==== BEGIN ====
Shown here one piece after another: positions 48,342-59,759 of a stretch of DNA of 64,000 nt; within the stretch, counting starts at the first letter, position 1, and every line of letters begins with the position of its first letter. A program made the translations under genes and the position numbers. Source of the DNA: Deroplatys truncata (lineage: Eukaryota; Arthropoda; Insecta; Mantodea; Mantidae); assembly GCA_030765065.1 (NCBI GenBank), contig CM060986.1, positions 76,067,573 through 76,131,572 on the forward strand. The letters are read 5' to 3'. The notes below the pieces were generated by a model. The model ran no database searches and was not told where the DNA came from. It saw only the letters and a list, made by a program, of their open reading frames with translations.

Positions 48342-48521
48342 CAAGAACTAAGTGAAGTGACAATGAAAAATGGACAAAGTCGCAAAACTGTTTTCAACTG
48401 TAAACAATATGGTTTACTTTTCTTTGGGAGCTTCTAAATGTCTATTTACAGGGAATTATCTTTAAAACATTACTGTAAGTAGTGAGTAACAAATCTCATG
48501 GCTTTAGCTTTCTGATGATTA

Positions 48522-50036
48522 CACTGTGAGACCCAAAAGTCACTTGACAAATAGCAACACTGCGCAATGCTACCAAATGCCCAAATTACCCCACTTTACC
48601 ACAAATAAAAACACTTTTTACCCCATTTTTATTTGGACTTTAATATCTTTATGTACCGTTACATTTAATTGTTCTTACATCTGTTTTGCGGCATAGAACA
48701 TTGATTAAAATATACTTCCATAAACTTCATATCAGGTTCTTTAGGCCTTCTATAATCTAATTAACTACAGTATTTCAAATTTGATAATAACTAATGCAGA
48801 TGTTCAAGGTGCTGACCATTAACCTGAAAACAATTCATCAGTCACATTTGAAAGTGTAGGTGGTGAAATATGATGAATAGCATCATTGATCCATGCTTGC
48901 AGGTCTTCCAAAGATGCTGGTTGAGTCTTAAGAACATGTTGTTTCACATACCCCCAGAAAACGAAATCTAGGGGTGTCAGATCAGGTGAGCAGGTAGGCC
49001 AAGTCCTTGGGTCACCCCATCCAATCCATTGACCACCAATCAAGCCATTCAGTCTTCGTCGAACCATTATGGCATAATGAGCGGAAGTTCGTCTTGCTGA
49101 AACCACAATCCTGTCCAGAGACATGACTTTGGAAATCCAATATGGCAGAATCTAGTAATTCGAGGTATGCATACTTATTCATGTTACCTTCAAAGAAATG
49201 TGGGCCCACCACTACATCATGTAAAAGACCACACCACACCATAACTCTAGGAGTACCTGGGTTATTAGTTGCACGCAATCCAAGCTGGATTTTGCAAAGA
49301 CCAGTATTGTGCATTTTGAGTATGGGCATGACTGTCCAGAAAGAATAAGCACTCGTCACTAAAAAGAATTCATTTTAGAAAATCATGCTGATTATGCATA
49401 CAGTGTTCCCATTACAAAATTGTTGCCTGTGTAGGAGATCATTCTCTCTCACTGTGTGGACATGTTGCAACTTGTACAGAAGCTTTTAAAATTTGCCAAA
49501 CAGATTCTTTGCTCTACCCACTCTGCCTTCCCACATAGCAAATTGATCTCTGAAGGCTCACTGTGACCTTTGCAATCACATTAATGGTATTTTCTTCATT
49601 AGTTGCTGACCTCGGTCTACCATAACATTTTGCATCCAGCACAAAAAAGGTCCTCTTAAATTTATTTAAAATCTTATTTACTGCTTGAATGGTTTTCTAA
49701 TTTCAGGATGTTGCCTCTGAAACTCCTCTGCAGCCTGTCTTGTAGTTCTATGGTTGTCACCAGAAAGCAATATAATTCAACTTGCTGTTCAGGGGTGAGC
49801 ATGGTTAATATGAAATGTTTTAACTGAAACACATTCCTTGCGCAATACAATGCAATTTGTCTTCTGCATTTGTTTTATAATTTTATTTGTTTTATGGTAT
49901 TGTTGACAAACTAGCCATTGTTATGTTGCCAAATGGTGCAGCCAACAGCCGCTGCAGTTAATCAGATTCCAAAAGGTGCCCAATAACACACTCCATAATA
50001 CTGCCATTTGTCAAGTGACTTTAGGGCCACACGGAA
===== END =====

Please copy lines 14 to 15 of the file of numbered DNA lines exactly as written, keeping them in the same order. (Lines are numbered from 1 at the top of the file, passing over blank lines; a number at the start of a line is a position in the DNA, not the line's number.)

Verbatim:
49201 TGGGCCCACCACTACATCATGTAAAAGACCACACCACACCATAACTCTAGGAGTACCTGGGTTATTAGTTGCACGCAATCCAAGCTGGATTTTGCAAAGA
49301 CCAGTATTGTGCATTTTGAGTATGGGCATGACTGTCCAGAAAGAATAAGCACTCGTCACTAAAAAGAATTCATTTTAGAAAATCATGCTGATTATGCATA